Please welcome my Wednesday guests, Shaun Kaufman and Colleen Collins. Shaun Kaufman has spent 30 years in the criminal justice system, both as a trial attorney and legal investigator. Colleen Collins is a multi-published author in the romance, mystery and nonfiction genres. Shaun and Colleen also co-owned a private detective agency for ten years. Links to their websites: Colleen Collins Books: http://colleencollinsbooks.com; Gams and Gumshoes: http://writingpis.wordpress.com; Shaun Kaufman Law: http://www.shaunkaufmanlaw.com The following is an excerpt from their book, A Lawyer’s Primer for Writers: From Crimes to Courtrooms, an article they wrote back when they worked full time as private investigations. Readers will like reading about the investigative strategy employed to disprove a woman’s claim that she and her ex-boyfriend had been secretly married.
Our agency was hired by a family lawyer to disprove a common-law marriage between his client, Clay, and Clay’s last live-in girlfriend, Patty, a paralegal for an attorney in the area. Clay and Patty are not their real names.
Patty had just filed for divorce claiming that she and Clay were married under common law. She asserted this based on multiple instances of their representations to people and government agencies that they were married. In the language of common-law marriage this is called “holding oneself out as married.” A court can find this status of marriage in a divorce proceeding based on such evidence as the couple telling others that they are married and that they conduct transactions as a married couple.
In her divorce filing, Patty made substantial claims against Clay’s retirement account and home equity in addition to demanding alimony. In short, this was a full-on divorce and if the court agreed with Patty, she would be entitled to a large settlement. Therefore, our goal was to show that although the couple had lived together, their conduct did not match the legal formula for being married. In short, we had to show that Patty was faking it for the money.
Our investigative strategy was to attack the validity of Patty’s claims, one by one:
- First, she claimed that she and Clay had registered as a married couple at a posh downtown Denver hotel the previous summer where they had a small, informal wedding ceremony in a hotel reception room. By contrast, our client claimed that they had stayed there for a weekend and had attended a Colorado Rockies baseball game with both Clay and Patty’s children (from previous marriages). Clay had paid for the room, and Patty had registered them as using the same last name.
- Second, Patty claimed that they had sent Christmas cards as “Mr. and Mrs. Clay.”
- Third, Patty had two friends from the mixed softball league that she and Clay had played in who were ready to testify that Clay and Patty had openly told others that they were married.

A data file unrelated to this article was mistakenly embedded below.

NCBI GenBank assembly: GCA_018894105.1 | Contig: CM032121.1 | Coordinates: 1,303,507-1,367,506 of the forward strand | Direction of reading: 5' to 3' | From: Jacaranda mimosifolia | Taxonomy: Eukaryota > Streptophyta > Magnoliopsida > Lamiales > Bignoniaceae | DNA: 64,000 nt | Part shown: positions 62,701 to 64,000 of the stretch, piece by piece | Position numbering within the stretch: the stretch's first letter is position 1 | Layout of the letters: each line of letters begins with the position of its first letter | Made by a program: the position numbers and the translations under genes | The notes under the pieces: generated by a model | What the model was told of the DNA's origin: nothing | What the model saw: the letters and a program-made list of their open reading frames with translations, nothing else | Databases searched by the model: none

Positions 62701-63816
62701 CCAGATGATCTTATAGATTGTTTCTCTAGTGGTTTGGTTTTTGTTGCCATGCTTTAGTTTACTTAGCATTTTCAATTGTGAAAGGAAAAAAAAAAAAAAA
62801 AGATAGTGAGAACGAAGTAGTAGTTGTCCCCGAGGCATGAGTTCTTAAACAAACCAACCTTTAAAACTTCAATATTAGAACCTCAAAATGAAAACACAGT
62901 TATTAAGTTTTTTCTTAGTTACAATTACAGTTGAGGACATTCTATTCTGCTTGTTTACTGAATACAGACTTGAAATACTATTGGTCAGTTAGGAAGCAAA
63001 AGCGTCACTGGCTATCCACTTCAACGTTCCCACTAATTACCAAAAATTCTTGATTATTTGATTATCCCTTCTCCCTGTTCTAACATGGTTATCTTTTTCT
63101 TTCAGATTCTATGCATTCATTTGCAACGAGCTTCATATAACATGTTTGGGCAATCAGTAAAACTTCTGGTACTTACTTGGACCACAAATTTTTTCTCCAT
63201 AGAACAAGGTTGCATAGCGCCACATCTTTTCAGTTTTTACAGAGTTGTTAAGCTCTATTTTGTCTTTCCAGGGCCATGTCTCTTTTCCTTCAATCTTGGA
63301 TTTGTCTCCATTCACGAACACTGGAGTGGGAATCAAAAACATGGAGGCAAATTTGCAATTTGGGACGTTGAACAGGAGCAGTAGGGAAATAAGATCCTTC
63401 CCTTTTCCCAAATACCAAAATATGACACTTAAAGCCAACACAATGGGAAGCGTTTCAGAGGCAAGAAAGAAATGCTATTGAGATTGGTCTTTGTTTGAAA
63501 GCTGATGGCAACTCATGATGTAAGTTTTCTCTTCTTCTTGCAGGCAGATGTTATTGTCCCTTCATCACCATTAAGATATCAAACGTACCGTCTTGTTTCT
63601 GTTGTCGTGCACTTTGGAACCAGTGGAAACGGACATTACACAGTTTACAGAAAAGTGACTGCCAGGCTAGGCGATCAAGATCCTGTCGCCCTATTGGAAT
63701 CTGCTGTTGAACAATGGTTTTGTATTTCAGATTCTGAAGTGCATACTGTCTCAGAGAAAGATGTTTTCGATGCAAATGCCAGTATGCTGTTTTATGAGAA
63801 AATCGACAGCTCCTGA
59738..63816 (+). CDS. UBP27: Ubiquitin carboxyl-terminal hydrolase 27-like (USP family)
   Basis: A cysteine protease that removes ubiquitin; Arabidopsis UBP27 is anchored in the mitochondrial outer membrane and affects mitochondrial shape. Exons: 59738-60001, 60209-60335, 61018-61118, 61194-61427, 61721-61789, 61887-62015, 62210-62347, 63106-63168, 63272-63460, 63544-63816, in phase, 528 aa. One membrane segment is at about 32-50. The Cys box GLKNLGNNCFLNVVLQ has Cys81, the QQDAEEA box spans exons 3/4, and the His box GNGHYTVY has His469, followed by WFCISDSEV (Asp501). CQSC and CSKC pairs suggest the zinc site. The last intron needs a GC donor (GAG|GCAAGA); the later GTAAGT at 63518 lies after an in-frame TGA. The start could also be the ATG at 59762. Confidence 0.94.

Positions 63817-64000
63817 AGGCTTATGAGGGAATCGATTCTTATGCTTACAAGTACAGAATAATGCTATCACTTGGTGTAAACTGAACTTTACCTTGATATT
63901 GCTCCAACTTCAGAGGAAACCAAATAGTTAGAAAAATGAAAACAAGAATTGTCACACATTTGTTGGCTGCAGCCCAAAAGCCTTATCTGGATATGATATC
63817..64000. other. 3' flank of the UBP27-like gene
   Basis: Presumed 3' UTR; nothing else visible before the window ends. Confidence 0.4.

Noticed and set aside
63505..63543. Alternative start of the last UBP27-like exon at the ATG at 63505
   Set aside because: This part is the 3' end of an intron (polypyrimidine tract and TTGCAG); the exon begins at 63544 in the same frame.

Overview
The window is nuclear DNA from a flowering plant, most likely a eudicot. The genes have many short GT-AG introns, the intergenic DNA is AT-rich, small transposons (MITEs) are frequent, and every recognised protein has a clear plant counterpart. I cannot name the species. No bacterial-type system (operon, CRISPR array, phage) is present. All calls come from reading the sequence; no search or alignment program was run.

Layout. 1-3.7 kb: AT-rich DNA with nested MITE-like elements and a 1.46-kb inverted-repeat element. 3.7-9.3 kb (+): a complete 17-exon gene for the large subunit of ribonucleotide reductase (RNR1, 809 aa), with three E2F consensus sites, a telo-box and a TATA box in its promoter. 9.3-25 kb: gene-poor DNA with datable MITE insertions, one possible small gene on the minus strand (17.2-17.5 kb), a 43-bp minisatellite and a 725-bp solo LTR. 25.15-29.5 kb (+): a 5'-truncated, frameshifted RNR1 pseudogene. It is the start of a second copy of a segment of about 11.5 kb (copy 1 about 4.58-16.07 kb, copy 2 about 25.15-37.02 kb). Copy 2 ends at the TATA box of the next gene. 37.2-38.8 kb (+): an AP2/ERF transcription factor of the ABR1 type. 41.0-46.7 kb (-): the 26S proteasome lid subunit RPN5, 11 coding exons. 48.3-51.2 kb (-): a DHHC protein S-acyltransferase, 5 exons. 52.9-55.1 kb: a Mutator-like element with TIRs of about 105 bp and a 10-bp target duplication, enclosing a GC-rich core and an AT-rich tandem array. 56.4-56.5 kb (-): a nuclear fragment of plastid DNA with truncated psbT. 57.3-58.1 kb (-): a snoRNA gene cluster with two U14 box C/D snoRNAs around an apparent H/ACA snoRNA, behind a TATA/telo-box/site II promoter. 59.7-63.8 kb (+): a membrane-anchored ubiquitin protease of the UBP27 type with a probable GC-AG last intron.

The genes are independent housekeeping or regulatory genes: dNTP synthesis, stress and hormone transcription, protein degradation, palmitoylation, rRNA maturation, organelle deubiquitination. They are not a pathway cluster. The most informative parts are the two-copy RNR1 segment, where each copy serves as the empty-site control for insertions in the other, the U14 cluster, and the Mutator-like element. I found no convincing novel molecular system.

To disprove Patty’s assertions we:
- Researched public records filed by the couple to determine if they had ever filed public, official documents indicating that they were either married or single. We confirmed at the DMV that Clay had purchased a BMW convertible two years before the break-up. Clay told us that Patty drove the car exclusively. Patty asserted in the divorce papers that the car was hers. We learned from registration records that the car was not registered jointly, and that only Clay’s name was on the title and registration. We also learned from bankruptcy records that Patty had filed for a Chapter 7 bankruptcy 18 months before the break-up, and she had listed herself on those papers as single with no spouse. Coincidentally, she left out any mention of “her” BMW in those bankruptcy papers. Therefore, Patty had to either admit to lying to the bankruptcy court or she would have to agree that just months before she had told a federal bankruptcy judge, in a sworn statement, that she was single.
- Contacted recipients of the Christmas cards, and none had received cards signed by both Clay and Patty.
- Interviewed the softball coach who looked up Patty’s softball registration, which did not show Clay’s name in the space for “emergency contact/spouse.”
There were some unforeseen glitches. We were stymied by hotel management when we tried to get information about the room that Clay and Patty had rented the previous summer. Management would not release information about the room, even though Clay had paid for it, because Patty had signed the room registration, which made it “her” room.
Ultimately, our attorney-client issued a subpoena for those records. The hotel billing records showed that there was never a reception room rented for the ceremony as Patty had claimed.
Tip for Writers: Keep in mind that if you have a PI in your story, he/she will not always have an easy time getting a look at hotel registrations, unlike sensationalized accounts in some private-eye stories.
The end result was that Patty and her lawyer agreed to a tiny settlement, and that there was no marriage, hence no divorce with Clay.
A Lawyer’s Primer for Writers: From Crimes to Courtrooms by Shaun Kaufman and Colleen Collins (June 2014). Grab a front row seat inside the big top of justice, where a lawyer presents the world of litigation and lawbreakers. Topics include a history of trials; players in the courtroom; types of lawyers; jury experts; private investigators; trial preparation; the steps of criminal and civil trials; articles on such topics as forensics, crimes and dog searches; and much more.
Note free giveaway one copy